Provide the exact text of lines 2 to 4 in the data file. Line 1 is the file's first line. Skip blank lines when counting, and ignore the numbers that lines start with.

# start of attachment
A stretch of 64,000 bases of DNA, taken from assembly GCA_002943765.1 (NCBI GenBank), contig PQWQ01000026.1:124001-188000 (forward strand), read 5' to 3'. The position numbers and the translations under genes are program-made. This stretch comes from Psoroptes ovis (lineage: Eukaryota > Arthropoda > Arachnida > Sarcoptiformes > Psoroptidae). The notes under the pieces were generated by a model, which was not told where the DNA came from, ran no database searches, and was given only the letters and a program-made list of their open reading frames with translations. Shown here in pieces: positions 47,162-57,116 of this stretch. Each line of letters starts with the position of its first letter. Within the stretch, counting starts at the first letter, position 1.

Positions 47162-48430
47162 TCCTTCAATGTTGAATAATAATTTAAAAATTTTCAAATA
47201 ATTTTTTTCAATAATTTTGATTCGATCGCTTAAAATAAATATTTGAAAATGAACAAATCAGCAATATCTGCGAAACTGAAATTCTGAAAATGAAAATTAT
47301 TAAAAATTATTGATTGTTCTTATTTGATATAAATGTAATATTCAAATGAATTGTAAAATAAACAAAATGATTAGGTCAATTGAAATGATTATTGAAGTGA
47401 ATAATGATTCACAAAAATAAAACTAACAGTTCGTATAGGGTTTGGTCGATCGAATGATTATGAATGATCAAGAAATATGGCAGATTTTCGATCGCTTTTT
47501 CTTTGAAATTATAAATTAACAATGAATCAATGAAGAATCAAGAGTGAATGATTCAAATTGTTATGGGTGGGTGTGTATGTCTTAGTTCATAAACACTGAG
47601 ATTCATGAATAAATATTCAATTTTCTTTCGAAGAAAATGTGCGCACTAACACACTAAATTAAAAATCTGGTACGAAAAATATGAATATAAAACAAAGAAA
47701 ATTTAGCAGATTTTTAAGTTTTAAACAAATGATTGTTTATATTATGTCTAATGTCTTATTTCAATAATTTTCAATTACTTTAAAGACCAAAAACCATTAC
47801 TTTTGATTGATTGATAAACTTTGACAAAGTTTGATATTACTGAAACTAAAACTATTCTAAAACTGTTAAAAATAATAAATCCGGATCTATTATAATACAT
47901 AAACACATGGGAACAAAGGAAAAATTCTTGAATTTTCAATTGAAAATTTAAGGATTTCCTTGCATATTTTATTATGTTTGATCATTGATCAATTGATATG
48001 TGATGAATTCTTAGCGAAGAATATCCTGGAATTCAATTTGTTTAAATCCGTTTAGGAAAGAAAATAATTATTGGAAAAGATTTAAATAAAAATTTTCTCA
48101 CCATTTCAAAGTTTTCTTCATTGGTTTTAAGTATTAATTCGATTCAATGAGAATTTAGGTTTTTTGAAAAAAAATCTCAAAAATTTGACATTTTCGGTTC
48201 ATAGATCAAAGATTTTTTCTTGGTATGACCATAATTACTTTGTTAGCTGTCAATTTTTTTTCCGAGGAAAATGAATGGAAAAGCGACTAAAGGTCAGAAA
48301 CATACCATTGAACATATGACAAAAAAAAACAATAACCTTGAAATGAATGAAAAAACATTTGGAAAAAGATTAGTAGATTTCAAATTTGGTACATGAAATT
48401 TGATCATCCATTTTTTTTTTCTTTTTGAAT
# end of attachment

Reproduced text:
Positions 47162-48430
47162 TCCTTCAATGTTGAATAATAATTTAAAAATTTTCAAATA
47201 ATTTTTTTCAATAATTTTGATTCGATCGCTTAAAATAAATATTTGAAAATGAACAAATCAGCAATATCTGCGAAACTGAAATTCTGAAAATGAAAATTAT